Along with these soft skills, there are other skills teachers need to exhibit to be an effective Title 1 teacher. Teachers need to have knowledge of data analysis. Teachers are constantly taking dipstick measures and completing skill checks to progress monitor how their students are doing and make instructional decisions based off data. Teachers also need an understanding of what it takes to stay in compliance with the Title 1 federal program regulations. Being the largest federally funded program, it is important to keep the title’s guidelines on the forefront of one’s mind and be sure Title teachers are adhering to set mandates. More information can be found on the U.S Department of Education website.
How Title 1 Funding Affects Title 1 Teachers
Title 1 financial assistance is provided through state educational agencies to local educational agencies and public schools. Over $14 billion dollars a year is used for school systems all over the country who have struggling students at risk of failing or living at or near poverty. The funding reaches over six million students, focused in elementary but extending to middle and high schoolers as well.
There are two types of Title 1 programs based on the demographics of a school. The targeted assistance program is available to schools that have 40% or less of students categorized as underprivileged. In the targeted assistance program, services are only provided to select children who have the greatest need for educational assistance. Funds are used to hire Title 1 teachers to instruct the identified eligible students based on how at risk they are for not meeting state standards. Thorough records must be kept to insure funds are spent on activities and services for these identified students.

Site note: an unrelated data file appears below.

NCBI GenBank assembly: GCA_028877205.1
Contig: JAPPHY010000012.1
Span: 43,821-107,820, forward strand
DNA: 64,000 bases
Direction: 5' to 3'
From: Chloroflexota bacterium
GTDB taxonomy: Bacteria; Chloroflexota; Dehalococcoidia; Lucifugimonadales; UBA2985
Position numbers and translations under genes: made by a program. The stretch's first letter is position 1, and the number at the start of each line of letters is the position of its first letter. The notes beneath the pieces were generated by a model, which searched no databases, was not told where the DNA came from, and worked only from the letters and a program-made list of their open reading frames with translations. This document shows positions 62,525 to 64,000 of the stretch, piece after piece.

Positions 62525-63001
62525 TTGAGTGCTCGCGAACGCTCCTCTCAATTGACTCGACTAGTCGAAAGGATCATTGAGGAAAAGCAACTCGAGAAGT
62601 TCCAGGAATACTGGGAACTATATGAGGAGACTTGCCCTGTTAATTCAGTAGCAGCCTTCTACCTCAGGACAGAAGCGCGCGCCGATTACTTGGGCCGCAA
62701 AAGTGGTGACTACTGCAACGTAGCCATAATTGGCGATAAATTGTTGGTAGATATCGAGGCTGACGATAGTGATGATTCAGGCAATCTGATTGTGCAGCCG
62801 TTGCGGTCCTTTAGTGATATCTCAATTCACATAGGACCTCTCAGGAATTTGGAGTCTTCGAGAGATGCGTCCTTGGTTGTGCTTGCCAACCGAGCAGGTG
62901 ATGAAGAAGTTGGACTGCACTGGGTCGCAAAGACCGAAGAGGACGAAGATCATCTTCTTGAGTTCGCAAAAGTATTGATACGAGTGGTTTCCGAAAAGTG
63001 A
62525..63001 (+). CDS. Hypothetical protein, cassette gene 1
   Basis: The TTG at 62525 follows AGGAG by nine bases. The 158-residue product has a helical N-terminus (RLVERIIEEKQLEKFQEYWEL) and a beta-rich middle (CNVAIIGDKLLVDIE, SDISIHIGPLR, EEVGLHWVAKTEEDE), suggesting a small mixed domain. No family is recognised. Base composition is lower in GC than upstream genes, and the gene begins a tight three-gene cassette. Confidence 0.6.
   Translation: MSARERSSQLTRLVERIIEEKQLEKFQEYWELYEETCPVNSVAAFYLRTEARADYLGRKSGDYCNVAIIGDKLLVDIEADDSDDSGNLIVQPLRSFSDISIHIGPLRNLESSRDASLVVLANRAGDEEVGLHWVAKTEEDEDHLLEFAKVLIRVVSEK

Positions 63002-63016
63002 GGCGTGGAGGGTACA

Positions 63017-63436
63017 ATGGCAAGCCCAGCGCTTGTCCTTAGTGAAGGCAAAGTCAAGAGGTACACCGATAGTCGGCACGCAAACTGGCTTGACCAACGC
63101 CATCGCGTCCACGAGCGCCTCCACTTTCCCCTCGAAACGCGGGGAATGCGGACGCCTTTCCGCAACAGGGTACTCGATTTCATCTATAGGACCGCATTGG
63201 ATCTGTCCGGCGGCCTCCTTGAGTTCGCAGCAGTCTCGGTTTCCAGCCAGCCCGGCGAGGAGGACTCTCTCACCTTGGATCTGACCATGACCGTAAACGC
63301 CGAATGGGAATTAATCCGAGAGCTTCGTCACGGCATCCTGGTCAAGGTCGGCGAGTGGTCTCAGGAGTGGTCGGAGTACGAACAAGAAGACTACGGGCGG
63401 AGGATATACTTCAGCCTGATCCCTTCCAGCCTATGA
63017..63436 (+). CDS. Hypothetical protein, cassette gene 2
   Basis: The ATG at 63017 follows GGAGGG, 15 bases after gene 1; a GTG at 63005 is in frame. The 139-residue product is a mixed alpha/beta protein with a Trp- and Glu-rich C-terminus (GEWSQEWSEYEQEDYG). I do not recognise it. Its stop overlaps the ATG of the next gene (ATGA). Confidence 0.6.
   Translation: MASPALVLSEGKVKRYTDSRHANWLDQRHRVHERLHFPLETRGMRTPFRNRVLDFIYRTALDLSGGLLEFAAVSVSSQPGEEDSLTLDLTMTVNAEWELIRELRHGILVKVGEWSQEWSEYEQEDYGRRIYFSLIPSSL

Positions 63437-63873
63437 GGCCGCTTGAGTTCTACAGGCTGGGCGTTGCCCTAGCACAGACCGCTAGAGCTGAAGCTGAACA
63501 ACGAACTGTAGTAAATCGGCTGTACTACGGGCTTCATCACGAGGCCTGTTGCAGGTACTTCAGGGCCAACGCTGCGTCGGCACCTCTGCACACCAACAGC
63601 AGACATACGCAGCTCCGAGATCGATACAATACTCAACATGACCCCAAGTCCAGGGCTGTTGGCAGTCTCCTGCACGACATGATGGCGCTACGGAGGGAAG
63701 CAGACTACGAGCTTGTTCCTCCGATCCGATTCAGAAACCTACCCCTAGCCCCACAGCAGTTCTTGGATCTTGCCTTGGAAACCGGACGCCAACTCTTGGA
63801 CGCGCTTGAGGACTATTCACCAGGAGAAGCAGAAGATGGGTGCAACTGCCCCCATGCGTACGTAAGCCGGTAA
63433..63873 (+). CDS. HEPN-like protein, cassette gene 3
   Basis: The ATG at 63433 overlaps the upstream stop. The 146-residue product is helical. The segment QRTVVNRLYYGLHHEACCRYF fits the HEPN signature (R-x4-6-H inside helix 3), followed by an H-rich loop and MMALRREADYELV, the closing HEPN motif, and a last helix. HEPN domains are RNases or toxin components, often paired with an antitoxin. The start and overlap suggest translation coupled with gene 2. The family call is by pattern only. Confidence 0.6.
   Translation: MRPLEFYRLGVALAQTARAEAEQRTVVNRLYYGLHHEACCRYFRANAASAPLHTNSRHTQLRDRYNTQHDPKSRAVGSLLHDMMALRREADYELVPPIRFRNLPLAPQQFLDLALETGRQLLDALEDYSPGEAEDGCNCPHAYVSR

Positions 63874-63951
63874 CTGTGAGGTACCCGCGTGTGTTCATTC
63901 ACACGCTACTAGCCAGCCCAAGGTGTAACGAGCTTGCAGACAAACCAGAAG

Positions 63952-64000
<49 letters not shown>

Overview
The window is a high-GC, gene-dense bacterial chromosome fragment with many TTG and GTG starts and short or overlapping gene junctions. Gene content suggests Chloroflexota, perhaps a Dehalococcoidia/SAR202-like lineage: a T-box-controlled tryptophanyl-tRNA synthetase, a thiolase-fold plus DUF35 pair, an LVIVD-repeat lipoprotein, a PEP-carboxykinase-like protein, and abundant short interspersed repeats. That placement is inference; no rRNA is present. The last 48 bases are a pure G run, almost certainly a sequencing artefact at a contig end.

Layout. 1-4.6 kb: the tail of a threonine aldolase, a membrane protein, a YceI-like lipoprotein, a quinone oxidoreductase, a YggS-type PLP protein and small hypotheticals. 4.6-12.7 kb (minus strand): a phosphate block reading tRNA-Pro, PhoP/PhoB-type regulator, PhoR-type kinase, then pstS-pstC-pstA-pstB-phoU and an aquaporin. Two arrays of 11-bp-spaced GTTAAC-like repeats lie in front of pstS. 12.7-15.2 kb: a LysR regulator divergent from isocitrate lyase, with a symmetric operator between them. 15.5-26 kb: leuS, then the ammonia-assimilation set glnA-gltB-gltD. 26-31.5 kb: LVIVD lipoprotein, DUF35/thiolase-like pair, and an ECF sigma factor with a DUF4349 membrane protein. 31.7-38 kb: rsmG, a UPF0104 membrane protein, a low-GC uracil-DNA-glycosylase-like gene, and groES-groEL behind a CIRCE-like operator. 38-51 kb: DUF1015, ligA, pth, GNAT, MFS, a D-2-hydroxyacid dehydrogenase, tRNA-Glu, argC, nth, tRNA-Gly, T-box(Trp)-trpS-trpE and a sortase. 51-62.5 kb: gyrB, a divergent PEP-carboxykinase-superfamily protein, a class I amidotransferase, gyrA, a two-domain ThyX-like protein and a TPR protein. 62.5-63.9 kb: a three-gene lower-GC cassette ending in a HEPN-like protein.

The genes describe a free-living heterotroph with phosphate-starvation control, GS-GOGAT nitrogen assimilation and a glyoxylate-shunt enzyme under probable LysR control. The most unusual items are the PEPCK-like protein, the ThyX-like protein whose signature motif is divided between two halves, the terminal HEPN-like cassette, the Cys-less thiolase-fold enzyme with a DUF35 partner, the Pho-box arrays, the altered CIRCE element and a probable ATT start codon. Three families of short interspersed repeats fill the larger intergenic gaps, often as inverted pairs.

The second type of program is the schoolwide program. The schoolwide program is available for schools with a student population of at least 40% of students coming from low-income families. In a schoolwide program, all students in the building are considered Title 1 students. At any time, a Title 1 teacher may work with students to increase their reading and math proficiency (whereas in targeted programs only particular students are worked with). The schoolwide program is much more fluid, with students coming and going after different lengths of time. A student may be in the title program for a few weeks, a few months, or a few years.
In order to receive funding every year for the program, schools need to conduct a comprehensive needs assessment, create an appropriate plan, and conduct an annual review of the effectiveness of the program. This is based on the Every Student Succeeds Act (ESSA) and is a requirement by law.
Title 1 is a federally funded program that provides extra academic support to students in the areas of reading or math. Whether your school is a targeted assistance school or follows a schoolwide plan, the program is aimed at helping to ensure that all children have an equal and significant opportunity to obtain a high-quality education. Title 1 is just one way to support struggling students in meeting their educational needs.